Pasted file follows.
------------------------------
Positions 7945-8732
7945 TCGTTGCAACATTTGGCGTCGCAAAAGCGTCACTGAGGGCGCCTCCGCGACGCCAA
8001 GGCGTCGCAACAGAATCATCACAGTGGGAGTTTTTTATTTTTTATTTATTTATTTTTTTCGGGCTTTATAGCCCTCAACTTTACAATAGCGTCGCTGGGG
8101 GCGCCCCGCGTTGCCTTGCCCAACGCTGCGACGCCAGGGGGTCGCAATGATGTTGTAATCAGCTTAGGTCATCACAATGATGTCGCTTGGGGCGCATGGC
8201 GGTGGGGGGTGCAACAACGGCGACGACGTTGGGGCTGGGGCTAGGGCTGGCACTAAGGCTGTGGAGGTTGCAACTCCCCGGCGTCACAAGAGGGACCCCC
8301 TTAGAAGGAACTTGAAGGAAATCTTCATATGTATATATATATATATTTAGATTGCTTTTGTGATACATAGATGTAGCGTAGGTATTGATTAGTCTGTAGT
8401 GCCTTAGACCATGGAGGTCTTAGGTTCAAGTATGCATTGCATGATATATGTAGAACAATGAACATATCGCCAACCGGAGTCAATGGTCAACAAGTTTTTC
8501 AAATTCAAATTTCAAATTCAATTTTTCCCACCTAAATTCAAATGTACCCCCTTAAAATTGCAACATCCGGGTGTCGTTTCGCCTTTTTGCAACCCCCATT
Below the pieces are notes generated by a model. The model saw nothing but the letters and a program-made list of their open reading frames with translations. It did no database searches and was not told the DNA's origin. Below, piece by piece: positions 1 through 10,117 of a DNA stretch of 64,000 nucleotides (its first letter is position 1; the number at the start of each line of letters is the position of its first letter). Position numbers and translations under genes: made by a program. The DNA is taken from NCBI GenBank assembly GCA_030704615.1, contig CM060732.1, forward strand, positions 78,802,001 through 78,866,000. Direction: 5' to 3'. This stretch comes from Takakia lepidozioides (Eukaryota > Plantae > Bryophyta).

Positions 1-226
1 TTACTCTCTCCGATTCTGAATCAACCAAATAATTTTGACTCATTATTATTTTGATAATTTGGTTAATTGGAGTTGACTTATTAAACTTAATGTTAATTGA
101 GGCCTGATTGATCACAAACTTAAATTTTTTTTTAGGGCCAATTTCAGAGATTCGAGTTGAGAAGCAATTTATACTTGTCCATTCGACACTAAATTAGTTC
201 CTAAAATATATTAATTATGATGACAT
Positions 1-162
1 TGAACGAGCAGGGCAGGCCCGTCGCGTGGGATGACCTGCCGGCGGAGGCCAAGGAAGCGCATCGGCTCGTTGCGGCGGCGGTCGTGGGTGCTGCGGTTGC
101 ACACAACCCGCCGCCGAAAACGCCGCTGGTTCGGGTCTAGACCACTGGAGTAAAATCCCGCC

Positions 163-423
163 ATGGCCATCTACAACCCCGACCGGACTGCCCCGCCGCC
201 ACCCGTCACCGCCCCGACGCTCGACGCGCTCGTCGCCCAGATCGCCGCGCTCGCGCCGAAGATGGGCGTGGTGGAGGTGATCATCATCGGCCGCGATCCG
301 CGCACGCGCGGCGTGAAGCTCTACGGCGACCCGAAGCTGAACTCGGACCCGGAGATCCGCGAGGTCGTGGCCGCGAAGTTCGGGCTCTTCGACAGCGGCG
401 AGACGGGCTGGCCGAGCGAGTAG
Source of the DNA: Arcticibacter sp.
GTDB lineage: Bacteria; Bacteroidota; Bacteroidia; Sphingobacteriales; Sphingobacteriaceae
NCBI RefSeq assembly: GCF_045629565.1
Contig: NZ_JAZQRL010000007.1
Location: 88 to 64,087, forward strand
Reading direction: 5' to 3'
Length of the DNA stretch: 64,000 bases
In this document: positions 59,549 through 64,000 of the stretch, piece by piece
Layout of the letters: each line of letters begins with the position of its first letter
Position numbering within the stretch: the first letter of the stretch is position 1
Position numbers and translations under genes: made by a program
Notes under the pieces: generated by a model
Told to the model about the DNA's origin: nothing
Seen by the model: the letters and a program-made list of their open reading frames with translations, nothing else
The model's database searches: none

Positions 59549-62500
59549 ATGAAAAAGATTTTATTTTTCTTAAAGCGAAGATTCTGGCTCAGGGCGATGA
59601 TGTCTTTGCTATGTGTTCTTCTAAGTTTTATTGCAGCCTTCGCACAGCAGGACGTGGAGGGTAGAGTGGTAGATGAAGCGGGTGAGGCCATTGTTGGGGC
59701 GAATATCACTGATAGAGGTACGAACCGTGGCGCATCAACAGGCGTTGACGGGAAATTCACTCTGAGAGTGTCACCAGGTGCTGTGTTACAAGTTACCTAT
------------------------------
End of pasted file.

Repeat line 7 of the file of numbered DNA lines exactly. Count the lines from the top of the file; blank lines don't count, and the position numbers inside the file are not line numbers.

8401 GCCTTAGACCATGGAGGTCTTAGGTTCAAGTATGCATTGCATGATATATGTAGAACAATGAACATATCGCCAACCGGAGTCAATGGTCAACAAGTTTTTC